Sunday, October 30, 2005

Respect

The UK Government is hell bent on encouraging "respect" within society. It seems to me that there are currently two main interpretations of the word and they are at loggerheads with each other.

The traditional meaning of "respect" is a form of deference - in respect for others in society I will not engage in crime - that has the purpose of reminding each and every one of us that, for society to work, we must defer to the wishes of others when it makes sense to do so.

A more modern meaning of "respect" might find its roots in the song by the Queen of Soul, Aretha Franklin. Here "respect" is a form of assertiveness - I am looking for your respect - that has the purpose of raising the status of the individual higher up the social ranking.

Is it possible that the Birmingham Riots of last weekend came about because of the misunderstanding of the word "respect" by the powers of authority (Birmingham City Council, the Police, the Government) on the one hand and the gangs rioting in the streets on the other hand?

To confuse the picture even more, the Government has set up a "Respect Unit" that reports directly to the Prime Minister. This committee has as its role the challenge of understanding and then combatting the anti-social elements of society that are making honest citizens' lives more and more miserable. But I wonder which of the above two definitions the Government is trying to implement.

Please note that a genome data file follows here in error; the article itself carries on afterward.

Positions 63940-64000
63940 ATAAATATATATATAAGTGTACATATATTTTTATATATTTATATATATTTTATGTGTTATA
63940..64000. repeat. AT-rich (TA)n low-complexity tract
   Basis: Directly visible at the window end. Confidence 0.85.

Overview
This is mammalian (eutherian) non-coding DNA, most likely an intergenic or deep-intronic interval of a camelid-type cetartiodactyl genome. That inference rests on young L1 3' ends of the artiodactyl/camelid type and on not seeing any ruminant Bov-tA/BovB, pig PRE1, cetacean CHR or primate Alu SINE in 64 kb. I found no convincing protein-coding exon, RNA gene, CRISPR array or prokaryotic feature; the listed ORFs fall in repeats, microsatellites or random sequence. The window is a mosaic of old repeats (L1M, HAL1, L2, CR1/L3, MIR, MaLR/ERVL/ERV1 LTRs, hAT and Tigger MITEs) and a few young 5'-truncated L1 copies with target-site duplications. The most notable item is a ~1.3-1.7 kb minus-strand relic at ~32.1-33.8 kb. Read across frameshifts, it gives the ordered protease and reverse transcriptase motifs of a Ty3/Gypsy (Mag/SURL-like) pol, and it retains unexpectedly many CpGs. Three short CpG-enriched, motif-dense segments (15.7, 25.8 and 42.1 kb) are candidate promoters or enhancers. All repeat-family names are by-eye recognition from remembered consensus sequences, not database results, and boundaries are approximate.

The latest leaked statements from this "Respect Unit" suggest they are proposing a total ban on alcohol drinking on public transport. Having suffered the tribulation of the "last train home" ride on a few occasions I do understand where a total ban might be useful but it seems to me that this would be more than draconian.

For example, I remember traveling up to London a few months ago by train. In the same car were four ladies, smartly dressed, no doubt ready for a weekend in London, enjoying a glass of wine or two as they whiled away the miles and looked forward to what ever lay ahead. They were doing nothing wrong. In fact they brightened up my day, seeing four people so obviously enjoying themselves. But they will not be able to share that glass of wine if the "Respect Unit" has its way.

So, you might think that this is a small price to pay to gain security from lager louts? I think it's a very high price. I have never seen any form of the Law on a late night train (I don't think there is such a thing as Railway Police any more). Can we honestly expect that the Law will suddenly appear after the Government introduces a total ban on alcohol? I seriously doubt it. Perhaps we simply need the Law to be out there when they could do something about the problem, and they (the Law) could start to earn our deferential respect in the process.